I guess it makes sense because once we’ve all seen the cock, the mystery is gone, to a big degree. And I hear this a lot from gay models, “You can photograph anything except my dick.” Not so with straight guys, who will just walk into the studio and immediately get naked and just stand there waiting for me to tell them what to do.
You wouldn’t think that would be the way it is, would you?
I want this blog to be about beautiful things — photography, mostly (whether it’s of fashion, architecture, hot men, nature, dogs, food, etc.). But I also want this blog to be about REAL things.
I loathe fake nudes of people. They used to be obvious but today more people have enough Photoshop skills that they’re getting harder to spot. If you see a fake photo on my blog, I want you to tell me about it; even though my reaction will probably be to delete the photo, if not the whole post.
The reason I keep this blog is to feature real people with real skills. And no, I don’t think being able to superimpose Channing Tatum’s head onto some nude model’s body to be a “skill.”
I keep this blog to inspire myself mostly, but I hope it inspires you, too.
I have a photo shoot in less than two hours. I haven’t been shooting a whole lot lately (hardly at all, to be honest). I needed to regroup and recharge and refocus a bit. This is one reason that lately, I’ve been posting a lot of other photos on this site. Sometimes, I don’t want to shoot photos, I just want to look at other photos that I enjoy and am inspired by.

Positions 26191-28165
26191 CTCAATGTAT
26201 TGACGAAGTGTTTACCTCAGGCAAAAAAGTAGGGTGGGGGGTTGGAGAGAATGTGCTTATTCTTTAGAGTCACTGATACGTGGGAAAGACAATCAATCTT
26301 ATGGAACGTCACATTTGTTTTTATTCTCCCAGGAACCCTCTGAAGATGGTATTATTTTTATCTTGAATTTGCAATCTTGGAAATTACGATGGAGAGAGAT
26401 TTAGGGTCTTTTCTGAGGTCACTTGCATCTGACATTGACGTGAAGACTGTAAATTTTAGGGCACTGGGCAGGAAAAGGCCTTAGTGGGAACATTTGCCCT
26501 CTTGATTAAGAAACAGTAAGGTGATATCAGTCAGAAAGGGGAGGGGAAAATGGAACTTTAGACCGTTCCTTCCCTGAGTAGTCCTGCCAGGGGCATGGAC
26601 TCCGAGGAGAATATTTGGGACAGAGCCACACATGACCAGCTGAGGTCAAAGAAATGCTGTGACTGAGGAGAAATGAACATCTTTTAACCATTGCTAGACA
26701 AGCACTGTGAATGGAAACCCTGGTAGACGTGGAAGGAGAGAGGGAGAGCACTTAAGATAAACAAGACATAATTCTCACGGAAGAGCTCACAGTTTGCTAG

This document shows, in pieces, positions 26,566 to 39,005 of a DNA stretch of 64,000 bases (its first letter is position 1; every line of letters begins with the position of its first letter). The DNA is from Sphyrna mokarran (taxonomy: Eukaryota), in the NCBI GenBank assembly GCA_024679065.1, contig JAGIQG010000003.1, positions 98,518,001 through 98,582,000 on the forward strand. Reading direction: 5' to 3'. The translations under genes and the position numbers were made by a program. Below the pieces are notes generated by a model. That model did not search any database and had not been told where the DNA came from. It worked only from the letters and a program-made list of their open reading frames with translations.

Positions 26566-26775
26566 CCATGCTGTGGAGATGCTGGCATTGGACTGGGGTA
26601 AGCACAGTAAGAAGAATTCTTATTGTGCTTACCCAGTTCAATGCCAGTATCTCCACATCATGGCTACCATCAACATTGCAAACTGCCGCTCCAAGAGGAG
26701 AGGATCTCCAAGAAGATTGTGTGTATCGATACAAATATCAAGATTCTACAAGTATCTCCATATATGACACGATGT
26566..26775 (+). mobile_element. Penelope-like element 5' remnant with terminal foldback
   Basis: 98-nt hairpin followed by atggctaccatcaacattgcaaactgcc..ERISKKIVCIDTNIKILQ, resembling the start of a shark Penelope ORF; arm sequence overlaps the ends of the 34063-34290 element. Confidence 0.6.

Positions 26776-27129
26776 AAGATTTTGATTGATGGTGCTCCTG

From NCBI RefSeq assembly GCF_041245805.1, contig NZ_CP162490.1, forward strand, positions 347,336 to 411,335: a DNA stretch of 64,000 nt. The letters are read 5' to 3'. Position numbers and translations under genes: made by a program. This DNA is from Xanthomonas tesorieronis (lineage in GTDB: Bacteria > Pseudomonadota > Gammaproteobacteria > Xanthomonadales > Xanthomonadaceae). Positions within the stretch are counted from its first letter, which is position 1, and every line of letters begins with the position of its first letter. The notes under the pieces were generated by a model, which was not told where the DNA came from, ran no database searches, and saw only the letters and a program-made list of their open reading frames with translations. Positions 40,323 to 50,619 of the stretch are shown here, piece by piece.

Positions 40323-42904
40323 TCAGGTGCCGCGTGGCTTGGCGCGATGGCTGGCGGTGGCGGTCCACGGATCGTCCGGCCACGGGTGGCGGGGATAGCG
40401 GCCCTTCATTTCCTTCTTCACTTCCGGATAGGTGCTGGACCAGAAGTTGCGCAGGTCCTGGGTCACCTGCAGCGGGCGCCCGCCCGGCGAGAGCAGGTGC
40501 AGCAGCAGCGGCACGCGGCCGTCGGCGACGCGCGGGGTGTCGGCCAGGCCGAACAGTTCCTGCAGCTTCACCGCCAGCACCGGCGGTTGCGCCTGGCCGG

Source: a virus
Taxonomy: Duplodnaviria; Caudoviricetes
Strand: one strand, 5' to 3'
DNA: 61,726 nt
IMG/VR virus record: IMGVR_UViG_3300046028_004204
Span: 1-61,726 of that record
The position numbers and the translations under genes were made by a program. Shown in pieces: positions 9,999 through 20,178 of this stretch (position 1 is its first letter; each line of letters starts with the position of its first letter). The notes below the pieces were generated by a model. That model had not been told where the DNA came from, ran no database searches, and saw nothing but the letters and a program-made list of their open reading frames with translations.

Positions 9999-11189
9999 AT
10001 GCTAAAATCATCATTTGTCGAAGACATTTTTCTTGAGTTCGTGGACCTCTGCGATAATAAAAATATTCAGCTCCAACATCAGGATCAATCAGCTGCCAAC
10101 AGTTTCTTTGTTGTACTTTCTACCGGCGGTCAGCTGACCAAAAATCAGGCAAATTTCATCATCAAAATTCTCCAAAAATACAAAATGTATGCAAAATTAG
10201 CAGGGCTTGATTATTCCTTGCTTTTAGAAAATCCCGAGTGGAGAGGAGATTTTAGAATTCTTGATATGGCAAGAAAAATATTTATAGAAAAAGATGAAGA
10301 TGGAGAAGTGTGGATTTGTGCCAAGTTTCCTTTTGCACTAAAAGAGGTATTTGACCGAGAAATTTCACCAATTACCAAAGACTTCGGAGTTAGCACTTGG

Today’s should be a good shoot. The model is one of my favorites, and he’s a good friend. If nothing else, I enjoy hanging out with him. And he has few boundaries, so I can do what I want.
Here’s another story about my photography: For a long time, I was looking for a gloryhole because I wanted to shoot a series of photos that would be kind of like the one below. I never did it. Partially, that was because I never found a good gloryhole — the guys in Indiana who are inclined to have a gloryhole don’t have a REAL gloryhole (men here go the really tacky route and have what I call the “ghetto gloryhole” . . . a sheet in a doorway with a hole cut out of it). Not that I’m an expert on gloryholes — okay, I might have a story or two, but that’s not the stuff I write about on this blog.